David VanDrunen’s helpful book on bioethics has a great section on Christian virtues. One of them is contentment, which has much to do with ethics in general but also bioethics more specifically. VanDrunen explains.
“The virtue of contentment is crucial for bioethics in large part because bioethical questions usually emerge as a result of dissatisfaction with our current state of affairs. Bioethics concerns things that we desire but lack (such as children or health) and concerns the difficult moral questions that arise from possible solutions. Given our discussion, the Christian’s first responsibility in such circumstances is to learn contentment in whatever condition she experiences (such as infertility or illness), accepting that God may not will to relieve her from it. Then, from this perspective of contentment, the Christian should consider morally permissible ways to remedy her condition. I would argue, moreover, that true contentment may significantly alter our perspective on the dilemmas we face and it may even persuade us, at times, that remaining in our undesired condition is the most ethically satisfying decision.”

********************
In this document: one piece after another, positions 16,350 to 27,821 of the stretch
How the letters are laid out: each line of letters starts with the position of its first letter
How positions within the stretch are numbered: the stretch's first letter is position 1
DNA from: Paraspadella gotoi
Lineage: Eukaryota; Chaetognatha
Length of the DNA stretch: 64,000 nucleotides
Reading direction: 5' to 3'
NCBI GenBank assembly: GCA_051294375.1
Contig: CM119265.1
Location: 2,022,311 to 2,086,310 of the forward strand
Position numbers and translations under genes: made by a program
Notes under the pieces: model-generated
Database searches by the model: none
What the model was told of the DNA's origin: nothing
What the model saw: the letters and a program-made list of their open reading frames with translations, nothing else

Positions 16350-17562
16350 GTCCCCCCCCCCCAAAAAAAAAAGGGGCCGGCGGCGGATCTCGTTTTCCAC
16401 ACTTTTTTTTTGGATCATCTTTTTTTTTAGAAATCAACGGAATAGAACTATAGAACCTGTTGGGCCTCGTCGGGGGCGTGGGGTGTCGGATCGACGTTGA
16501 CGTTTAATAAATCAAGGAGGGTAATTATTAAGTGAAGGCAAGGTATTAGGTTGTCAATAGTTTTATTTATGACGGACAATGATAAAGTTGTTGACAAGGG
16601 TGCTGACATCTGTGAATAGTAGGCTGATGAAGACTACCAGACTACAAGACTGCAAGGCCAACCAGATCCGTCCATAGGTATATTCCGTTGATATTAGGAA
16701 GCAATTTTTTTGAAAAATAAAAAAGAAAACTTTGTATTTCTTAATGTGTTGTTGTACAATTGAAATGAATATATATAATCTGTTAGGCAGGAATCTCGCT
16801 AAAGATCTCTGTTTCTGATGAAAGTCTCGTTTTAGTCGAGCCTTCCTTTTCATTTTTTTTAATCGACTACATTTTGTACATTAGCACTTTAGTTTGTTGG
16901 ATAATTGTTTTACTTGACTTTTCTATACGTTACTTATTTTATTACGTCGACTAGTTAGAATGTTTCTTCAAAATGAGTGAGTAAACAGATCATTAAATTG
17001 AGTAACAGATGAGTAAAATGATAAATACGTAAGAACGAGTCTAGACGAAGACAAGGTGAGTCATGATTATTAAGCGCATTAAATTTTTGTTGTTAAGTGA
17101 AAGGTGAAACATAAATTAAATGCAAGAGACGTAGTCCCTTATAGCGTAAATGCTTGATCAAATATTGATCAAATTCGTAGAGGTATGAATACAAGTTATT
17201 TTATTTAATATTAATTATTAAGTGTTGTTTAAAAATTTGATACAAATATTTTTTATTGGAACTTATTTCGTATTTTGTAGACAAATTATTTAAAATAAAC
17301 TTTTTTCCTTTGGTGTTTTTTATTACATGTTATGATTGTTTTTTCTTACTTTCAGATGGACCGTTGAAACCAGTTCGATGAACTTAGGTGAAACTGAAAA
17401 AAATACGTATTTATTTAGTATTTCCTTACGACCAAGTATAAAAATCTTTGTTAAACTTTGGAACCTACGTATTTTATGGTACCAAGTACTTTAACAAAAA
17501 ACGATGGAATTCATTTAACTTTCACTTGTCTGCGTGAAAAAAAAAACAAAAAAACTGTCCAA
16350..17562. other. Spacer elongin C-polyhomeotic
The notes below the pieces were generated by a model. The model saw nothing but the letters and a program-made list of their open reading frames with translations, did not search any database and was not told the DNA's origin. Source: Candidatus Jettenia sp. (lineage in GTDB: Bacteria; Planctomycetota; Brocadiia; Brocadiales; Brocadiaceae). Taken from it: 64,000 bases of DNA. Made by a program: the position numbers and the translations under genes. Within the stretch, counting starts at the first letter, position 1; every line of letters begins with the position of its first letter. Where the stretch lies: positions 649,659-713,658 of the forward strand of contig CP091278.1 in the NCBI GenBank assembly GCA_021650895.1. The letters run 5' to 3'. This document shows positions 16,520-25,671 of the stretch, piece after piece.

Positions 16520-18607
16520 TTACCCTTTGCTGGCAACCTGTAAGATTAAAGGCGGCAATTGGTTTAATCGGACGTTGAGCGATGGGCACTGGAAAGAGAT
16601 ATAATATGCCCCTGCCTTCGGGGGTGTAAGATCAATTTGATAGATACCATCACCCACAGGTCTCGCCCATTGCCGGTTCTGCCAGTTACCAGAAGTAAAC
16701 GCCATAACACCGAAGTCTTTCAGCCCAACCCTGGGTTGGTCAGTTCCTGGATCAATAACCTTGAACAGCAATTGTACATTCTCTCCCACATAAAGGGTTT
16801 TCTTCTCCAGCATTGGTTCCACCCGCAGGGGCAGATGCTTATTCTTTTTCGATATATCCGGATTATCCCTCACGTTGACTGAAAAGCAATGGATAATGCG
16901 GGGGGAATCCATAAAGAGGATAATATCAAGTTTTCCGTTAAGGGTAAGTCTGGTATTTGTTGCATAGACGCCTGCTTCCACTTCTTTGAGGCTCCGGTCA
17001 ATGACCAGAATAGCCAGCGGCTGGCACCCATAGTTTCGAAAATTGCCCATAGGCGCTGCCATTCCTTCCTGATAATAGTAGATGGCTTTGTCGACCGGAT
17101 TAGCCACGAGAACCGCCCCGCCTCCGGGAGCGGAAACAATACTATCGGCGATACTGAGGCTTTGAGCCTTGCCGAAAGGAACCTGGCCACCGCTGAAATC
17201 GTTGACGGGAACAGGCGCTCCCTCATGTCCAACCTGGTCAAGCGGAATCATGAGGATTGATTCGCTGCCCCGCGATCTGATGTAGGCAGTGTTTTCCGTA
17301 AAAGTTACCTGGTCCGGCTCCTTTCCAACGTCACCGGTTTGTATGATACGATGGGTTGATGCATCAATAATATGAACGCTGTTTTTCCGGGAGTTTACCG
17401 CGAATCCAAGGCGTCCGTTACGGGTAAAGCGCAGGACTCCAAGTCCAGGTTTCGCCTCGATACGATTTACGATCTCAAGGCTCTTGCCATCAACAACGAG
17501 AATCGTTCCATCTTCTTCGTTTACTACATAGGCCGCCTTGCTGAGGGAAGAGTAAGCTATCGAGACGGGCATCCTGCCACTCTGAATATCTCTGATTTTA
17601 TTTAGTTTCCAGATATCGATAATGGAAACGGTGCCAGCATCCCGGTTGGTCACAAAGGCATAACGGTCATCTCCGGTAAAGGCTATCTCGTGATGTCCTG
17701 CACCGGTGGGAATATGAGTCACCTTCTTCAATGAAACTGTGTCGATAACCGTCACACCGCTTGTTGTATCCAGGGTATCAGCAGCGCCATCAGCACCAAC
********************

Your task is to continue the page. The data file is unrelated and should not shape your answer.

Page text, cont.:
The quote can be found on page 90 of Bioethics and the Christian Life by David VanDrunen.